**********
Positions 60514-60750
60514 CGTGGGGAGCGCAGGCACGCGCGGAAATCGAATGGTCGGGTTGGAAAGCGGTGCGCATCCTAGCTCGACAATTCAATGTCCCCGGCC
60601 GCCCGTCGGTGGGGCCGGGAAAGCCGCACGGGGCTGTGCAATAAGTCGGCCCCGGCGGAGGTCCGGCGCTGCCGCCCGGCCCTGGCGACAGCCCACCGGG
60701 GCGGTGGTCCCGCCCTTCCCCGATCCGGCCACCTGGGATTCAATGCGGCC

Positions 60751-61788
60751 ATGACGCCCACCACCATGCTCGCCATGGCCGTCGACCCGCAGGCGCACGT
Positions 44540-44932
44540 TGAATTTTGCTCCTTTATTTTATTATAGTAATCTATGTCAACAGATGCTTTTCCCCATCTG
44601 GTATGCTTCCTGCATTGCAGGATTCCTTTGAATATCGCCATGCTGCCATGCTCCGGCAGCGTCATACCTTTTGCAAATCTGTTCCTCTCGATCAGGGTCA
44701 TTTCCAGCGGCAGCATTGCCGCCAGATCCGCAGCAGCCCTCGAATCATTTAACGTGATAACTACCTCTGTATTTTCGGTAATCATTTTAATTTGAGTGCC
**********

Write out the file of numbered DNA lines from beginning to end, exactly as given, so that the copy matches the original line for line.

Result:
Positions 60514-60750
60514 CGTGGGGAGCGCAGGCACGCGCGGAAATCGAATGGTCGGGTTGGAAAGCGGTGCGCATCCTAGCTCGACAATTCAATGTCCCCGGCC
60601 GCCCGTCGGTGGGGCCGGGAAAGCCGCACGGGGCTGTGCAATAAGTCGGCCCCGGCGGAGGTCCGGCGCTGCCGCCCGGCCCTGGCGACAGCCCACCGGG
60701 GCGGTGGTCCCGCCCTTCCCCGATCCGGCCACCTGGGATTCAATGCGGCC

Positions 60751-61788
60751 ATGACGCCCACCACCATGCTCGCCATGGCCGTCGACCCGCAGGCGCACGT
Positions 44540-44932
44540 TGAATTTTGCTCCTTTATTTTATTATAGTAATCTATGTCAACAGATGCTTTTCCCCATCTG
44601 GTATGCTTCCTGCATTGCAGGATTCCTTTGAATATCGCCATGCTGCCATGCTCCGGCAGCGTCATACCTTTTGCAAATCTGTTCCTCTCGATCAGGGTCA
44701 TTTCCAGCGGCAGCATTGCCGCCAGATCCGCAGCAGCCCTCGAATCATTTAACGTGATAACTACCTCTGTATTTTCGGTAATCATTTTAATTTGAGTGCC